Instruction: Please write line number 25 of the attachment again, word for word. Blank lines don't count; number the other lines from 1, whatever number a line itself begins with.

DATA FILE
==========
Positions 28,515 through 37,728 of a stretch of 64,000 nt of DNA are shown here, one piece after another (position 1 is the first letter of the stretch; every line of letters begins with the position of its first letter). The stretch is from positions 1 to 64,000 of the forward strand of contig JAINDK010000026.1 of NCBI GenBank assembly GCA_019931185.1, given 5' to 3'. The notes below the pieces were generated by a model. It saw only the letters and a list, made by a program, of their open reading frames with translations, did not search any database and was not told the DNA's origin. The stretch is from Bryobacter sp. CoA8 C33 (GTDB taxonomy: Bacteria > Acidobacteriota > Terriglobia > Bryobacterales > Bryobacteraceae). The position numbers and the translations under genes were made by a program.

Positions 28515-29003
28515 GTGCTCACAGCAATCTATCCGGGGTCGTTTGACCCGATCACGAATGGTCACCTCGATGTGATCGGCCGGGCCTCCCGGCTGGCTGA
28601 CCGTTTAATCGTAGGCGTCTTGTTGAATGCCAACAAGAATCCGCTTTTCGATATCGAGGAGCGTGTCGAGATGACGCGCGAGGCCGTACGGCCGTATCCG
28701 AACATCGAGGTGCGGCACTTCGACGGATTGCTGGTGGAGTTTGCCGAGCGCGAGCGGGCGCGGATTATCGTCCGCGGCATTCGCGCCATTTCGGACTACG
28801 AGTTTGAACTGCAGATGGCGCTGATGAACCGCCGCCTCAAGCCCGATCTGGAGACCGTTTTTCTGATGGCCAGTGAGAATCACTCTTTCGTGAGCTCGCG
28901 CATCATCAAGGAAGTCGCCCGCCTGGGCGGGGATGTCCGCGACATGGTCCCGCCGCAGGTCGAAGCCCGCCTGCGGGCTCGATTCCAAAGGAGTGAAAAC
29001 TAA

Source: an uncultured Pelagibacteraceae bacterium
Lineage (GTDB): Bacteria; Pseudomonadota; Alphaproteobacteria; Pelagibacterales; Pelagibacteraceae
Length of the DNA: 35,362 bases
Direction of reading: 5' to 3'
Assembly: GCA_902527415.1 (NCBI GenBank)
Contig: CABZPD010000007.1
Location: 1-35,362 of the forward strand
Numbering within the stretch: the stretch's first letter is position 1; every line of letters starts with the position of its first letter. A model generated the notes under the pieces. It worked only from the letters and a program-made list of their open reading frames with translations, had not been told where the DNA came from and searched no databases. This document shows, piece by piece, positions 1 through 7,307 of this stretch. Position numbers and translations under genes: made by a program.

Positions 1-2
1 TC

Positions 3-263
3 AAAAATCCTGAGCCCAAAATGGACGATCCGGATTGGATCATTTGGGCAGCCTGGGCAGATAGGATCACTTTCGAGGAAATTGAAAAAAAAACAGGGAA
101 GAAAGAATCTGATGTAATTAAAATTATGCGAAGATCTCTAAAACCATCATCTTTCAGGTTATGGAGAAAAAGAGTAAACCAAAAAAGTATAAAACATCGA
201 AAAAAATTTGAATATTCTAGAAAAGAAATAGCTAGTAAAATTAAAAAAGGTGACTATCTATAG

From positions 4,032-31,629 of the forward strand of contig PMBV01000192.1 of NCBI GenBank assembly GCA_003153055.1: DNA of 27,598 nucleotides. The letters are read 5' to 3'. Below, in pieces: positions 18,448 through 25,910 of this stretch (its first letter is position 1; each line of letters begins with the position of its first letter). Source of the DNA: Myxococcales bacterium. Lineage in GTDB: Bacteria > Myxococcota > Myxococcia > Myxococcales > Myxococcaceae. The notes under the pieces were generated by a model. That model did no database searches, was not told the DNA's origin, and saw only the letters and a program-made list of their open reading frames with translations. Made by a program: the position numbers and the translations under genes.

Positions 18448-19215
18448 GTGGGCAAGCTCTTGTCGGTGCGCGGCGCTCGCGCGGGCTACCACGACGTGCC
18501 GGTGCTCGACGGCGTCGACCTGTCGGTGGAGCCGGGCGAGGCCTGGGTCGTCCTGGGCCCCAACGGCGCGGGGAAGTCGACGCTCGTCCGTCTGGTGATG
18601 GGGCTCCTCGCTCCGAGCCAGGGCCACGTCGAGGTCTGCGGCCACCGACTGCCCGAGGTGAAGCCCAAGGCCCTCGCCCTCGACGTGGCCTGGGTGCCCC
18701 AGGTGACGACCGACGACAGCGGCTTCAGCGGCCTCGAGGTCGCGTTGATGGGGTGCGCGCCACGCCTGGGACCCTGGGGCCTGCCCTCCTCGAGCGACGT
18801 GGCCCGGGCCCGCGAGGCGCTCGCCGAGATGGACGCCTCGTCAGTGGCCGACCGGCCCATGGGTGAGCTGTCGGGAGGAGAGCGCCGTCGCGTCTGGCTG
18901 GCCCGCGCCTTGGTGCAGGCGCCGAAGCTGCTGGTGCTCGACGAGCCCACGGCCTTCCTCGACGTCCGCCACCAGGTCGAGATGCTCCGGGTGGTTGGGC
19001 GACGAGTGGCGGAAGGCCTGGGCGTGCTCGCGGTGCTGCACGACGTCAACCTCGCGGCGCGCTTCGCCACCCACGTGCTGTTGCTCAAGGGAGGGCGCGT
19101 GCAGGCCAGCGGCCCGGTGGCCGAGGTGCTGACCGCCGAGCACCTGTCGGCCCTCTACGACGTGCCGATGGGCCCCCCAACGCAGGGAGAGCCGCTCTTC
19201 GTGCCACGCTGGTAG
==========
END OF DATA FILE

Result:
18448 GTGGGCAAGCTCTTGTCGGTGCGCGGCGCTCGCGCGGGCTACCACGACGTGCC